A Labyrinth of Kingdoms: 10,000 Miles through Islamic Africa (Paperback)
"Kemper’s majestic account of Barth’s journey restores the reputation of an explorer who was as passionate about science as he was about rigorous travel. It’s an enthralling adventure, captivatingly told." —Ziauddin Sardar, Times (London)
In 1840 Heinrich Barth joined a small British expedition into unexplored regions of Islamic North and Central Africa. One by one his companions died, but he carried on alone, eventually reaching the fabled city of gold, Timbuktu. His five-and-a-half-year, 10,000-mile trek ranks among the greatest journeys in the annals of exploration, and his discoveries are considered indispensable by modern scholars of Africa. In this historical adventure, the first book about Barth in English, Kemper goes a long way toward rescuing this fascinating figure from obscurity.
About the Author
Steve Kemper is the author of A Labyrinth of Kingdoms: 10,000 Miles Through Islamic Africa and Code Name Ginger, as well as many articles for national magazines. He lives in West Hartford, Connecticut.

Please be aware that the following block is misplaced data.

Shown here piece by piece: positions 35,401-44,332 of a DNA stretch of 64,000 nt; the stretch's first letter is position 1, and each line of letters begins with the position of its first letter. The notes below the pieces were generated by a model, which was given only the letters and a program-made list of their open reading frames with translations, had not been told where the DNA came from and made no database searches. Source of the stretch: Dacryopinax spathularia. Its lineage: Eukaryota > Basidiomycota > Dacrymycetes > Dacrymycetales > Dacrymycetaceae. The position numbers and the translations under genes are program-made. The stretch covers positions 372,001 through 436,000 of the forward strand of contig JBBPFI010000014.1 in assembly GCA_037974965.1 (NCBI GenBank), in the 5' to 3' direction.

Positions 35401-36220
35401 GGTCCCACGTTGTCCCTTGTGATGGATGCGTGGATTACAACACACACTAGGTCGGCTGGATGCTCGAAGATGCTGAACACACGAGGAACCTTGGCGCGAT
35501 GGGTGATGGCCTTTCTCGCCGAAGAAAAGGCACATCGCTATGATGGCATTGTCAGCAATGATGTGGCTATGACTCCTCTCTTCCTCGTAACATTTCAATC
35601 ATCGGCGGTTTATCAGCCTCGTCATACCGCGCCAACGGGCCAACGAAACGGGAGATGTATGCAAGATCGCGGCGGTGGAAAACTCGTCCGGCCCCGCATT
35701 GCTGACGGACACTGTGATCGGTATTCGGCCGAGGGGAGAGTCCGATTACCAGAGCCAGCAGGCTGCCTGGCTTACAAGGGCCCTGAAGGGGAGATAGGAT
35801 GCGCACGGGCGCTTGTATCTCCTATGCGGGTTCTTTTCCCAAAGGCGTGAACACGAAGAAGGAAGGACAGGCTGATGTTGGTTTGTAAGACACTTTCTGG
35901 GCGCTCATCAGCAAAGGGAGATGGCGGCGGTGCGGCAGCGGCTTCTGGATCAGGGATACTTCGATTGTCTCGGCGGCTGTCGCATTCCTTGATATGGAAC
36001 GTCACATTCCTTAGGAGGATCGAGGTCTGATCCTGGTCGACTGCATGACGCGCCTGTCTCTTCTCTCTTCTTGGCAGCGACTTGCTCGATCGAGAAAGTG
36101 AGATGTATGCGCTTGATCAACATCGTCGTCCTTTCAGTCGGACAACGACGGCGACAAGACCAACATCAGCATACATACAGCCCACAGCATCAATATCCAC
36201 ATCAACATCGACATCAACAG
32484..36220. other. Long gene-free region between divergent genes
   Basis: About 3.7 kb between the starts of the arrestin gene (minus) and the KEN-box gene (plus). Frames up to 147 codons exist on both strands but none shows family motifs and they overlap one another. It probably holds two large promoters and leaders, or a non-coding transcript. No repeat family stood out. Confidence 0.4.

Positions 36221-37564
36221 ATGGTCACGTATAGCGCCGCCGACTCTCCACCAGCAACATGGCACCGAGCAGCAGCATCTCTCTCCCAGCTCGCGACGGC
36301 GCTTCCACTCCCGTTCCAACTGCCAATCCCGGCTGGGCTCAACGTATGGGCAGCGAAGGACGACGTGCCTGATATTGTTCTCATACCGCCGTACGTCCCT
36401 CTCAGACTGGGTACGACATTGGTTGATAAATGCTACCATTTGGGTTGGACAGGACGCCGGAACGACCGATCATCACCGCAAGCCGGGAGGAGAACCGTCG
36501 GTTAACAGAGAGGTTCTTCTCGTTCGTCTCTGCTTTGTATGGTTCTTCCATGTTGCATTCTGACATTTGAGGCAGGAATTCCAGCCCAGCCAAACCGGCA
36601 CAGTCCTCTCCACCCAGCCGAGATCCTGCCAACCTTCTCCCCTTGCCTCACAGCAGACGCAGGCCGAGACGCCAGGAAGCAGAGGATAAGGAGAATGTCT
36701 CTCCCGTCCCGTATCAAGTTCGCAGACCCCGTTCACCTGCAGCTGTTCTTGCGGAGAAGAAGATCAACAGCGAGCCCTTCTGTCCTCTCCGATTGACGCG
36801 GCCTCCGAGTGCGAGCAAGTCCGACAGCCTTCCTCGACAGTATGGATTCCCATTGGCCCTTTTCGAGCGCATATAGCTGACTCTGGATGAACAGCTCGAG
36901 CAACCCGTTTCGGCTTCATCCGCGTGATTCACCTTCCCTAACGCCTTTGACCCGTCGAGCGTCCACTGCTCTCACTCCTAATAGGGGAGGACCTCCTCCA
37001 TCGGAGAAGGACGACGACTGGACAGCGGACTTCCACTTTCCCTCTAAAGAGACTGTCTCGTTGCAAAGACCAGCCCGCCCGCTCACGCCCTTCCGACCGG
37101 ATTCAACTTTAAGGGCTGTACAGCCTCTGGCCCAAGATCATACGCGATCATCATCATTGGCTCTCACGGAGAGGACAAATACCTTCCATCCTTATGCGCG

An enjoyable account of Barth’s great journey packed with arresting details.
— Tim Jeal - Wall Street Journal
An astute character study of a relentlessly curious scientific personality.
— Kate Tuttle - Boston Globe
If you have an ounce of historical exploratory curiosity in your veins, course through this forgotten tale.
— Robert F. Wells - Expedition News
Heinrich Barth belongs in the ranks of the greatest explorers of Africa. But unlike most of the others, he was less interested in imperial conquest and self-promotion than in the cultures, the peoples, the languages, and the ancient manuscripts that he found there. It’s a pleasure to see a lively, readable biography of him in English at last.
— Adam Hochschild, author of King Leopold's Ghost and To End All Wars
Let us hope Steve Kemper’s fine study of an extraordinary personality gives Barth the wider, albeit posthumous, audience he so widely deserves.
— Justin Marozzi - Literary Review (London)
Kemper ably resurrects the unsung and unappreciated accomplishments of this intrepid explorer and clearly shows that his high level of scholarship and attention to detail are relevant and useful today.
— Ben Moise - Post and Courier
A nicely rounded literary study of an intrepid explorer undone by the cultural biases of the time.
— Kirkus Reviews
[Barth’s] story has been known primarily to scholars, so this is an important corrective.
— Library Journal